A key part of NexPoint's strategy is to rehab communities by adding or improving lifestyle amenities (fitness centers, pools, clubhouses) and doing cosmetic upgrades to individual units (~$4k a piece) as they come off lease.  As of 9/30, they've rehabbed 13% of their units for $7.3 million resulting in an average rental increase of 11%, which has generated a 24.4% return on the rehab cost.  Since NexPoint is a small REIT, these incremental improvements can still move the needle fairly significantly and generate NOI growth versus new build development that exposes them to the market turning on them as they're leasing up (see HHC).

Funds From Operations
GAAP uses historical cost accounting convention for real estate assets and requires depreciation (except on land) which implies that real estate values diminish in a straight line over time.  We know that's typically the opposite, real estate values generally appreciate loosely following wage growth and inflation trends.  So the REIT industry created Funds From Operations (FFO) as a proxy for earnings that adds back depreciation expense and excludes gains from sales (since they'd be held at depreciated values) from net income.  Instead of P/E, P/FFO is commonly used in the REIT industry, but suffers from the same issues as different capital structures (like NXRT) can skew the ratio significantly one way or another.

NexPoint Residential looks really cheap on an FFO basis do their leveraged balance sheet.
* Acquired in 2015 (AEC was acquired at a 5.9% cap rate, HME at 5.6-6.2% cap rates)
If you normalize for the debt, NXRT is less of an outsider but still undervalued compared to other multi-family REITs and to where Home Properties and Associated Estates Realty Corp were bought out at in 2015.  But at under 7x forward FFO and a 7.40% dividend yield, I could see NexPoint generating some interest from retail investors looking for yield again now that rates don't appear to moving up soon.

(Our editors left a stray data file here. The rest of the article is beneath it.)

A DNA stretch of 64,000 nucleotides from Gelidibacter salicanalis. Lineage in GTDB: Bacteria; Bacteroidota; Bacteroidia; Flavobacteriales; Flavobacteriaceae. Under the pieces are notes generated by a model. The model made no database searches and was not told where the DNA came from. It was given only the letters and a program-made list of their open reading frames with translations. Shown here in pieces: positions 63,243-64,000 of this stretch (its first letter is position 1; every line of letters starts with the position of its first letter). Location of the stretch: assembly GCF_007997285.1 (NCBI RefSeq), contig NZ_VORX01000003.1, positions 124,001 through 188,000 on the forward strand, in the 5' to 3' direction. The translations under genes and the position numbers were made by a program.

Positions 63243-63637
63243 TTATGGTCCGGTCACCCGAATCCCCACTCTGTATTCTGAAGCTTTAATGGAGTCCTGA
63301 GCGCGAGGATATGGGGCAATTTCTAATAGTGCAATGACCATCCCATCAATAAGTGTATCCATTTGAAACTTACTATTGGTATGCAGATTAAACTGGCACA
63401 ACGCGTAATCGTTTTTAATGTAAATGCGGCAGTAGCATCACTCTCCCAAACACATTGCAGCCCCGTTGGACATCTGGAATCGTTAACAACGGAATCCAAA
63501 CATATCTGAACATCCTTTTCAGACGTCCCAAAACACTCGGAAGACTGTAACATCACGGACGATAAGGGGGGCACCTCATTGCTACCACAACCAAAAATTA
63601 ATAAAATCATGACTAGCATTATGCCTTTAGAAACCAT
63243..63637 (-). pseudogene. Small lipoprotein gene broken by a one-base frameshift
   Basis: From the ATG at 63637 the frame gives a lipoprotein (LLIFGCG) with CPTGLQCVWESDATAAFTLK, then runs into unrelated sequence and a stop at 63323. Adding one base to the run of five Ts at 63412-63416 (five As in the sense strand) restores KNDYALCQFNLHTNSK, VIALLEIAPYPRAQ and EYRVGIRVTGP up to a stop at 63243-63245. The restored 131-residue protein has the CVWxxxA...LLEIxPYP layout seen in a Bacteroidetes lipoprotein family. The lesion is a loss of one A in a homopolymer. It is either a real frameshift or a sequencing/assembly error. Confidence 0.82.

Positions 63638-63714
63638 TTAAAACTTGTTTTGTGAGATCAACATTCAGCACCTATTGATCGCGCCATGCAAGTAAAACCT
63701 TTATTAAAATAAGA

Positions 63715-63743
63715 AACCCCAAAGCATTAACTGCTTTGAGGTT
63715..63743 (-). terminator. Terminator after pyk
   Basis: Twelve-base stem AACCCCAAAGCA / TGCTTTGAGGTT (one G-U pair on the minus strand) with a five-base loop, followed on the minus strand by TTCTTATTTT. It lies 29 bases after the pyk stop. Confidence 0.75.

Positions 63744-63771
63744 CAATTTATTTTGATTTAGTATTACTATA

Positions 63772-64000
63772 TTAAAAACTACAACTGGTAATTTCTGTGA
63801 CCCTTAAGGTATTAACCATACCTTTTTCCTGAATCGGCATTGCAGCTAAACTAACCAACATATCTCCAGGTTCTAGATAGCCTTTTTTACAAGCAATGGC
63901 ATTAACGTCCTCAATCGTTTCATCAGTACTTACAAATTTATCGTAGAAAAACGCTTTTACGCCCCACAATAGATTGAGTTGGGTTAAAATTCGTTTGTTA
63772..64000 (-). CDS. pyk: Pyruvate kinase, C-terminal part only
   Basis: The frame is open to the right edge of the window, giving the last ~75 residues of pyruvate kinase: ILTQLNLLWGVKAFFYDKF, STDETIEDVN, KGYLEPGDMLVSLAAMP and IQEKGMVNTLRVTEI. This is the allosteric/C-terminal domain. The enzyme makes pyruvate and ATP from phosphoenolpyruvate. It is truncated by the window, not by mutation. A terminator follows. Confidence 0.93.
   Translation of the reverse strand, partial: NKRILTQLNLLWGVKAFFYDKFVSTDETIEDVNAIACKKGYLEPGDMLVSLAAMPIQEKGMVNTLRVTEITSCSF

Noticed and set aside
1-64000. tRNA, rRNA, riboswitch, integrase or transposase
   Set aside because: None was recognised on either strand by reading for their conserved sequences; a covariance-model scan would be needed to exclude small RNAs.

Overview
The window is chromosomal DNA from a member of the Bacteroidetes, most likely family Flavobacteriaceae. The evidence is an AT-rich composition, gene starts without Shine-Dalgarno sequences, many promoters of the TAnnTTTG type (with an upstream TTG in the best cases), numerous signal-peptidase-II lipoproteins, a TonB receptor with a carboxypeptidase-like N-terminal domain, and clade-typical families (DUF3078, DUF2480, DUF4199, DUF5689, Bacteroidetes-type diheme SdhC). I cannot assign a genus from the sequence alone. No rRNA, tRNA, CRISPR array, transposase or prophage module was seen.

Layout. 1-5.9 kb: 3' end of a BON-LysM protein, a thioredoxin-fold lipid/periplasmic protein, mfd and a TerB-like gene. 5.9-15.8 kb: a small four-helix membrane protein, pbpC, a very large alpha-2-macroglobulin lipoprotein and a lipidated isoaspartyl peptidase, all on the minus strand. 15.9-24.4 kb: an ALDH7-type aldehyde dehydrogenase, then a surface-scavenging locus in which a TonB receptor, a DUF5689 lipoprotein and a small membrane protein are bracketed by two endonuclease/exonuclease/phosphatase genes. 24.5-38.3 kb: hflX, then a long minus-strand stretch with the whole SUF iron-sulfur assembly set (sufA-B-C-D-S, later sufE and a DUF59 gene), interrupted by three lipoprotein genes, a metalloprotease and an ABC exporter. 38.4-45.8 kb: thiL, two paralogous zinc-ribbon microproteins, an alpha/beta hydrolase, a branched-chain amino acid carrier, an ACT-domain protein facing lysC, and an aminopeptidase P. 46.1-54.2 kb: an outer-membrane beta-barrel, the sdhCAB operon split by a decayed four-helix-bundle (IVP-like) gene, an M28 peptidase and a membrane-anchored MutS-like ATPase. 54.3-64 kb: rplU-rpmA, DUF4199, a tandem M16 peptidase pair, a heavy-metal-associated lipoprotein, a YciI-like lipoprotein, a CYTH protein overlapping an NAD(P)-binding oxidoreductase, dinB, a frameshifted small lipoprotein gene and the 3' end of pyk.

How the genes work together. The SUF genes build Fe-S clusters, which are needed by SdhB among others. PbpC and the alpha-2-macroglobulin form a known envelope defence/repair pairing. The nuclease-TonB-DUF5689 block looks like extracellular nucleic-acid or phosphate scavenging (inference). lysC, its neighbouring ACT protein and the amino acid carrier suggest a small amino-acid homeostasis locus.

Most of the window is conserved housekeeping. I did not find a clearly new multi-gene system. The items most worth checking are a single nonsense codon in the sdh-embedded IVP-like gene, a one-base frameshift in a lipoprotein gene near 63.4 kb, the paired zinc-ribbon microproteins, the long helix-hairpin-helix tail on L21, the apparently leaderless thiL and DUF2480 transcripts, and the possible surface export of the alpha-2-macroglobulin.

To normalize for NexPoint Residential's capital structure, and to value the company based on a private market sale basis since any acquirer would have their own management team, capital structure, etc., an NAV calculation makes the most sense.

Below I'm assuming the company's new run rate net operating income including their November acquisition (333 unit - The Place at Vanderbilt) and historical rent increases will be just under $70 million.  Using a 6.5% cap rate, NexPoint's NAV would be approximately $18 per share, using the 6.1% cap rate that Milestone Apartments REIT recently paid for a similar Class B multi-family Landmark Apartment Trust portfolio would yield a $21 share price.  Given NexPoint's debt any small change either way in cap rates has a magnified impact on the resulting NAV.
To further that idea, I backed out what cap rate the market is currently valuing the company's assets at using the current share price and market capitalization.  Assuming my NOI projections are correct, the market is implying a 7.66% cap rate for NexPoint's assets, or a 20+% discount to what Milestone paid for Landmark in October.
The market doesn't like external management structures, and for good reason, there's typically an agency problem as management's incentives are not aligned with their captive shareholders.  NexPoint's management contract is good, not great:
  • Management Fee of 1.00% of Average Real Estate Assets, Administrative Fee of 0.20% of Average Real Estate Assets, and reimbursement of operating expenses but there's a total 1.50% cap on expenses paid to Highland.  The manager also has waived about $5.5 million in fees on the initial spinoff portfolio capping the fees at the same level they would have made if the spinoff didn't happen (not clear if this is a one time waiver or annual).